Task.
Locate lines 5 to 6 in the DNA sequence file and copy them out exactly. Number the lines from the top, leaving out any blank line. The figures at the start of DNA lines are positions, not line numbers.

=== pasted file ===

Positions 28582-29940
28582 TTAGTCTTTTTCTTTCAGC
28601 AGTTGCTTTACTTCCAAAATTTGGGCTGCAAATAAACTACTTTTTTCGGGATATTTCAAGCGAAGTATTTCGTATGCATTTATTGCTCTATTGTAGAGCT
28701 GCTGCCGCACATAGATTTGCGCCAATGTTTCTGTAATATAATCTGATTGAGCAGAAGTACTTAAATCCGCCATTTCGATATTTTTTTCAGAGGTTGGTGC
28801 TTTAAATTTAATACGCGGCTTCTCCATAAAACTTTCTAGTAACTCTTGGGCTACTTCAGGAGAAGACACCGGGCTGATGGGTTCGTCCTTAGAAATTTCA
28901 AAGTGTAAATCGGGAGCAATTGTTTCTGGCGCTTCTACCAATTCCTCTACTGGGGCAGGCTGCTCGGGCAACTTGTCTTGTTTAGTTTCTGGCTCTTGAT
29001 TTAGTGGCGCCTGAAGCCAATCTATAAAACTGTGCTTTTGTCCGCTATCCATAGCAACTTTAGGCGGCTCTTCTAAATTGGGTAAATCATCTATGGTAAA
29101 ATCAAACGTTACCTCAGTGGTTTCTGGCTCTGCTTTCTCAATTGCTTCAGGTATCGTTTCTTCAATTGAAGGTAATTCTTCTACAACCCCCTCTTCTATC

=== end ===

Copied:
28801 TTTAAATTTAATACGCGGCTTCTCCATAAAACTTTCTAGTAACTCTTGGGCTACTTCAGGAGAAGACACCGGGCTGATGGGTTCGTCCTTAGAAATTTCA
28901 AAGTGTAAATCGGGAGCAATTGTTTCTGGCGCTTCTACCAATTCCTCTACTGGGGCAGGCTGCTCGGGCAACTTGTCTTGTTTAGTTTCTGGCTCTTGAT